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Post Mortem: "Open Sorcery"

Post Mortem for Open Sorcery, a text based puzzle game where you play BEL/S, a magical firewall: a fire elemental that is bound with C++ code. Gameplay is investigative, branching, and intertwined with the story.

Open Sorcery is a text based puzzle game. You play BEL/S, a magical firewall: a fire elemental that is bound with C++ code. 

Gameplay is investigative. Malicious spirits cause problems, but they're invisible until you scan for them. To scan successfully you have to identify aspects of the spirit by examining the effect it's having on the environment.

Water spirits make things wet. Chaos spirits create confusion. Once you've correctly identified a spirit's matter and motive you can see it.

The larger game is deciding how BEL/S develops as a consciousness. This is determined by how she deals with the spirits she finds.

She can burn them with fire, turn them all into tinder to fuel her power. She can talk to them and learn new things. She can ask others for help and deepen the relationships she has with the people around her.

Here are all the things I learned while developing, coding and marketing Open Sorcery.


 

You can make fantastic things (like magic) feel realistic by splicing them with mundane things (like programming).

Consider puzzles from the player's perspective.

       What seems obvious to you can be super confusing to them.

Make an easy to complete through-line for your game that anyone can accomplish.

       Then create optional branches with harder content for people who want a challenge.

Riddles are fun, but arbitrarily difficult. Make them optional.


In my first playtest, two people answered this riddle easily. Five struggled with it. Three gave up. One stared at it for a half an hour then murdered the spirit asking the questions.

Keep sentences short.

Avoid paragraphs.

Brevity keeps attention.

Be like Hemingway.

Achievements are an easy tool for leading people to content.


Here are all the things you can do. Figure out how to do them.

Display options that players don't yet have.


These grayed out options are not selectable. Displaying them lets players know that there are other paths they could take that will open up these options.

Start the game in media res. It's way more interesting. Trust your players to figure things out.

If you allow characters to be emotionally vulnerable, people will fall in love with them.

Give the player power:

       When they act, make the world tremble with the rammifications of their actions.

       The changes they cause should be significant.

       Color of the player's hair is not significant. 

       Emotions are significant. Changes to safety are significant. Achieving a goal is significant.

Changes that are eventually rendered pointless by linear plot are not significant and are in fact extremely frustrating for players.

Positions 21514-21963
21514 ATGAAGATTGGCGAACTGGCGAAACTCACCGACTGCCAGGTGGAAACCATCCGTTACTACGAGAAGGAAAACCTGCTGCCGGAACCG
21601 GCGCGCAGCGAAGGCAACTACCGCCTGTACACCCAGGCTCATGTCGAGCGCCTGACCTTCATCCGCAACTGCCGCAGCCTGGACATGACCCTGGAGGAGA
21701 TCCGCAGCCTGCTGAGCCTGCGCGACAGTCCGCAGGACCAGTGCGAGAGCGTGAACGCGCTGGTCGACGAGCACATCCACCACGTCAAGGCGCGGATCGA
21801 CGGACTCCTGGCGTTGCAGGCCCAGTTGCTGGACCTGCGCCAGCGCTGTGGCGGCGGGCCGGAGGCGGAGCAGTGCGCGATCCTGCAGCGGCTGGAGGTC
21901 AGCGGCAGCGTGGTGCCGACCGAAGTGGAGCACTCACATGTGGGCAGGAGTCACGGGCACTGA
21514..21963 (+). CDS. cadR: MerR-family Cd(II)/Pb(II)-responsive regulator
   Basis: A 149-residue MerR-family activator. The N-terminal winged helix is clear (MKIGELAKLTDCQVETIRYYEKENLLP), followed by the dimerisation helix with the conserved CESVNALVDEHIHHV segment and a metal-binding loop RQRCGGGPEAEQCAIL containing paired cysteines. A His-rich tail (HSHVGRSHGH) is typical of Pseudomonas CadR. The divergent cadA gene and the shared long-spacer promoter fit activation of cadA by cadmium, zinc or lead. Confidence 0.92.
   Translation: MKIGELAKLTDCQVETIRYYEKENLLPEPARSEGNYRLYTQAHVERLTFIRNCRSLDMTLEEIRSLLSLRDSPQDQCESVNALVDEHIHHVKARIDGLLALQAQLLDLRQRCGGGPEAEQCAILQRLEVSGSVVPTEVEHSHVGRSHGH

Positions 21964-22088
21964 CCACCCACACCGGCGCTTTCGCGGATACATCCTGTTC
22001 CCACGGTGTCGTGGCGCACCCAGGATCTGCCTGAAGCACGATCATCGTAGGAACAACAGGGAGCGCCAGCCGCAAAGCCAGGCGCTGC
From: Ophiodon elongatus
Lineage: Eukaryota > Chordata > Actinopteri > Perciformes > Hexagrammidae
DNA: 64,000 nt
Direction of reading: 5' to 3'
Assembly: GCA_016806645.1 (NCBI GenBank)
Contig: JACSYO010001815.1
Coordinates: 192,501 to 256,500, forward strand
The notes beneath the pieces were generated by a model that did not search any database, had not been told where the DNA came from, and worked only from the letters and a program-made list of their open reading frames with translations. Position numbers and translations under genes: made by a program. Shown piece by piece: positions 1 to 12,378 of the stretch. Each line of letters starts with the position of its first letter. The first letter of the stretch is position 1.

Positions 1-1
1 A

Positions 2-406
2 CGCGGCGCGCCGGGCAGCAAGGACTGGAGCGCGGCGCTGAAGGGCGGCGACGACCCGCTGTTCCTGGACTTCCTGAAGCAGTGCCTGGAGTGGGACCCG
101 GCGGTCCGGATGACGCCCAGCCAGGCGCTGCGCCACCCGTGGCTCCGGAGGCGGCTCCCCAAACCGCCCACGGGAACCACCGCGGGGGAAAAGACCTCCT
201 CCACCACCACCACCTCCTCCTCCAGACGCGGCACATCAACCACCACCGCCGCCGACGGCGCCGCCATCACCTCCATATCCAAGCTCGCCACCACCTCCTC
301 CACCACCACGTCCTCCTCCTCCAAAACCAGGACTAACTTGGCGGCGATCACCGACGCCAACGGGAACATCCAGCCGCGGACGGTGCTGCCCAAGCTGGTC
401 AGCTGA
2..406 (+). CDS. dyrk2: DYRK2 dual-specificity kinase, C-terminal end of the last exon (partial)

Never invalidate player effort with a plot point.

       I don't care how cool it would be to have their mentor betray them.

       If it means all the work they did for the mentor was pointless, don't do it.

       Stahp.

There are choices you can offer that don't affect the game state, but feel emotionally distinct to the player.

       The final boss offers to spare you if you betray your friends. Do you say:

       (a) Yes.

       (b) No.

       (c) Fuck you.

Options (b) and (c) are mechanically identical, but feel very different and giving that freedom of expression to the player is a form of power.

Establish game mechanics, then play with them.


A normal scanning puzzle. Scanning for spirits with simple elements.

 


Scanning the real world. There's a lot of stuff in the real world.

Don't let NPCs be incompetent.

       Instead, make the PC more powerful.

       Or make the problems harder.

       Or give PCs reasons not to go to NPCs.

       Having the PC do everything just because they're the PC is unrealistic and weaksauce.

People are scared of fears they can relate to. Use that knowledge when creating a villain.

       Most of us aren't scared of an orc invasion. (LotR isn't scary.)

       A lot of us are scared of needles. (Bioshock is scary.)

       The main villain of Open Sorcery is a personification of depression. (Fairly scary.)

Showing a game at conventions doesn't drive sales. However, conventions are a great place to make contacts, make friends, and do playtesting.

You can make a game with no heterosexual relationships in it and the world won't explode.


Thank you for reading! Open Sorcery and Abigail Corfman's other games can be found at this website.

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